Wheels and track determine minimum radii, but couplers and overhand determine practical radii. Practical radii is the minimum radius trains can perform reliable operations.Coupling, decoupling, switching, overhang, underhang (inside of the curve), and backing up cars often can't be done reliably on the minimum radius a locomotive can run.
Practical radii seems to be determined by the longest, bulkiest equipment on the roster. So then, I'd say figure out the biggest locomotives and the biggest cars you plan to run on the layout, but a couple for testing purposes, and build a layout around that.
As for degrees vs percent grade, a 2 degree angle is a 3.49% grade, pretty steep.
--James



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See progress on the Crown Peak Logging Railroad

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A blog with modeling ideas and prototype information about my favorite regional railroad, the Rapid City Pie
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 Posted: Sat Mar 18th, 2017 07:57 pm
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oztrainz
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Hi all,
James has hit the nail on the head. -  If you go pushing the edge of the minimum radius envelope then you will find that it is not just the locomotive that sets what you can tow/shove around any given radius. 

Surely the aim of the game is to have an enjoyable model that operates without problems. In the pdf link that was supplied previously, the first column or "minimum practical radius" is known to produce reliable operation. If you go for an "absolute minimum radius" as shown in the pdf for your locomotive and then your wagons have a larger "absolute minimum radius" then you will have problems because the sideways forces exerted at the couplings will exceed the forces that the flanges at the wheels can exert to keep your train on the tracks.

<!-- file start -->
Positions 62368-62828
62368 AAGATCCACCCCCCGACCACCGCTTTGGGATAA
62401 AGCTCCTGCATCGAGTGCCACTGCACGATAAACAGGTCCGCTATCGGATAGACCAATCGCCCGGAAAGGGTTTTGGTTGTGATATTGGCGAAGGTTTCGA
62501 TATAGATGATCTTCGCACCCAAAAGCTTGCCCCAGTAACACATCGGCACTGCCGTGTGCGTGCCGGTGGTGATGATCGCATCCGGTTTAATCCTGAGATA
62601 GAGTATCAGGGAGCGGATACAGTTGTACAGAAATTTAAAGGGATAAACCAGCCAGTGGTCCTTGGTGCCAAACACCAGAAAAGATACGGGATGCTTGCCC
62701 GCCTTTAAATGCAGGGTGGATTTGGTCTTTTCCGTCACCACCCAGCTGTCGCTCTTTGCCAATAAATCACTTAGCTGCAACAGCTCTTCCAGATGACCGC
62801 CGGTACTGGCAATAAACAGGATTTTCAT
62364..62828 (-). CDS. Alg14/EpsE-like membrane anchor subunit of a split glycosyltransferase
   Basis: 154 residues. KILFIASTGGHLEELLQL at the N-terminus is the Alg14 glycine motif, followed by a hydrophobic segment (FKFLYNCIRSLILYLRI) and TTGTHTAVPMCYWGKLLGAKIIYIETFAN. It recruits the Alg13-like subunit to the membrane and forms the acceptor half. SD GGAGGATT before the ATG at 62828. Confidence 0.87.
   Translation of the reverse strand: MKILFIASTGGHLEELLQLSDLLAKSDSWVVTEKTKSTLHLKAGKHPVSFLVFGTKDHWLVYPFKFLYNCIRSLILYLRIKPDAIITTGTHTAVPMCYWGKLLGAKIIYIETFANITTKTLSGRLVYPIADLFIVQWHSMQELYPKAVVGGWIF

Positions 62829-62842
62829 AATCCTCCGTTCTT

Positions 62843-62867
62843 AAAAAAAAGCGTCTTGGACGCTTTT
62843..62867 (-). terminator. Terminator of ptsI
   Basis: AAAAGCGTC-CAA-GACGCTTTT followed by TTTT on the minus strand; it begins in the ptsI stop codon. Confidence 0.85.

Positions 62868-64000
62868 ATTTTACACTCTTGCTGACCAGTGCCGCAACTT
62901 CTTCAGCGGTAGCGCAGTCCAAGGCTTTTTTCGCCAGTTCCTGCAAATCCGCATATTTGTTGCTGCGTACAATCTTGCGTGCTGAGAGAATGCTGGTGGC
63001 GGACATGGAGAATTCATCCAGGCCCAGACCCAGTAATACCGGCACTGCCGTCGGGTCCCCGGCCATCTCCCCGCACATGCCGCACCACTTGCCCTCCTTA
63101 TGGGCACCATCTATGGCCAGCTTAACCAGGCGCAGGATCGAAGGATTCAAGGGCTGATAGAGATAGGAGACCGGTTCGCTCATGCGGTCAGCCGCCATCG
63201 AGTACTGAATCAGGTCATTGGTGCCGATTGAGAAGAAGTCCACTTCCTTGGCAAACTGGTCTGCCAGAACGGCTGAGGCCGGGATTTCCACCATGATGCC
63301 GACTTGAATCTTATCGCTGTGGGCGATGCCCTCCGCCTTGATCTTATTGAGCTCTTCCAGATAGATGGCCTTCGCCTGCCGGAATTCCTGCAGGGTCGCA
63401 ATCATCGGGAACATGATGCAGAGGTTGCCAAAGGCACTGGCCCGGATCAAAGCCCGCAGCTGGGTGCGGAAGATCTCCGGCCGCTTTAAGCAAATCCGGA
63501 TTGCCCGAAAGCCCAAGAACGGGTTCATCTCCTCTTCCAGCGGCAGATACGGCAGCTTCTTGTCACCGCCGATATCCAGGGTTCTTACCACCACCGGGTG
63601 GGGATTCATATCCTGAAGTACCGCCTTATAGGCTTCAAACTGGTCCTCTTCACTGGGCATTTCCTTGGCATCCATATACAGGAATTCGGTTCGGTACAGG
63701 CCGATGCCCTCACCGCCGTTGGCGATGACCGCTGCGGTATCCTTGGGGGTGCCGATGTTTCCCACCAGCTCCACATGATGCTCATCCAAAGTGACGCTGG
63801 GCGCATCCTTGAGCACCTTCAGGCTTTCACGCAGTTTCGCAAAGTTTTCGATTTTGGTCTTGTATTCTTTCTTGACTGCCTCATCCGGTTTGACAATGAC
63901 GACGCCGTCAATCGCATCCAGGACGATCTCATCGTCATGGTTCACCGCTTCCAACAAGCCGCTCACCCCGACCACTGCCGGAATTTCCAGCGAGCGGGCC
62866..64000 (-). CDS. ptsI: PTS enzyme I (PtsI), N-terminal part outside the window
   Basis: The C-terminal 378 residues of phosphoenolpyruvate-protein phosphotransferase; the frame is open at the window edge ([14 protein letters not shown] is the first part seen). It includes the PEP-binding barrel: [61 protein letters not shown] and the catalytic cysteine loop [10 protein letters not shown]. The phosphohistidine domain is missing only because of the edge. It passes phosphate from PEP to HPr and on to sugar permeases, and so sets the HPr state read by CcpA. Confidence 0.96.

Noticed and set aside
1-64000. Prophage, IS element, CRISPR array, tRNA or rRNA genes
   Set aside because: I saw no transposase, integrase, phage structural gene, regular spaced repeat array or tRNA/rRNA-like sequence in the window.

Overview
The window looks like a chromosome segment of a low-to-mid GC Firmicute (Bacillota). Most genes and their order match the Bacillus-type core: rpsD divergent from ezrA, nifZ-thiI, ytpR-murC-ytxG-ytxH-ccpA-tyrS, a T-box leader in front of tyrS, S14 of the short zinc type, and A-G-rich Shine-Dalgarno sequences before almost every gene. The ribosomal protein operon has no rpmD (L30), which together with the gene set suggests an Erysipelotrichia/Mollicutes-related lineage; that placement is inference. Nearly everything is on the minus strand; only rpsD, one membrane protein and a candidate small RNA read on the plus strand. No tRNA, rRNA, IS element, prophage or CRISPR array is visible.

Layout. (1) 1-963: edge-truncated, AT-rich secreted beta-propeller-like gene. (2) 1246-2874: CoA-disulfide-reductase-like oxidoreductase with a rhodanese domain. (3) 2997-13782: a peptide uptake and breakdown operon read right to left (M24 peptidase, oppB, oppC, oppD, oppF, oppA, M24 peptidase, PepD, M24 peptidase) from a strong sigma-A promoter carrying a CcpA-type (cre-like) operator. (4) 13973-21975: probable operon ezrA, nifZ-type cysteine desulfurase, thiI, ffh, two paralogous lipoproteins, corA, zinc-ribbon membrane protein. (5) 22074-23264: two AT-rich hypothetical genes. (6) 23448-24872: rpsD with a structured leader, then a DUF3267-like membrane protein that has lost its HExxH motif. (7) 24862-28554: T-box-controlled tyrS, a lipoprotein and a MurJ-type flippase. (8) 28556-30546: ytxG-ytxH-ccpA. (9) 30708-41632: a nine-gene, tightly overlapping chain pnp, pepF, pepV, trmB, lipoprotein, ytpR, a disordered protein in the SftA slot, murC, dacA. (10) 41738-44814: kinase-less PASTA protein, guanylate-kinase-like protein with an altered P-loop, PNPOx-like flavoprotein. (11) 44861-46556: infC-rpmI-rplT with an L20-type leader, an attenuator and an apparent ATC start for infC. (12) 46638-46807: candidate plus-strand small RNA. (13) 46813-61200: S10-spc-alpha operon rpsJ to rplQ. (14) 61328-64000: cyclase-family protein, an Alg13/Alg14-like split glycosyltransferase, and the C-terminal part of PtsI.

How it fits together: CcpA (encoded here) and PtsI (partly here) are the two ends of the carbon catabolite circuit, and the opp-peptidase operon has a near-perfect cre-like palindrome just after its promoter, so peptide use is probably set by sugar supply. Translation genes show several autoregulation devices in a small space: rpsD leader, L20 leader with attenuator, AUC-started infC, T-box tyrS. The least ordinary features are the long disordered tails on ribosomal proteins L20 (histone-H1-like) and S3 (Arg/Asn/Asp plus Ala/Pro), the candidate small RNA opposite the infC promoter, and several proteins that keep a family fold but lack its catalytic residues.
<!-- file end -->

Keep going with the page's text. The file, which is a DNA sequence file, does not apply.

Reg's point on clearances is also very valid as the radius comes down.  For bigger locomotives and longer cars anything above rail level near the tracks can become a "show-stopper" when impacted by end overhang on the outside of a curve or overhang in the middle of the wagon/loco on the inside of a curve. The bigger and longer the locomotive/wagon then a much wider "clear zone" is needed than for smaller rolling stock as the track radius decreases. This applies especially to things like switch stands on turnouts, roofs etc on structures close to the track. In industry they have switch stands where the throw lever folds flat just to get around this clearance problem.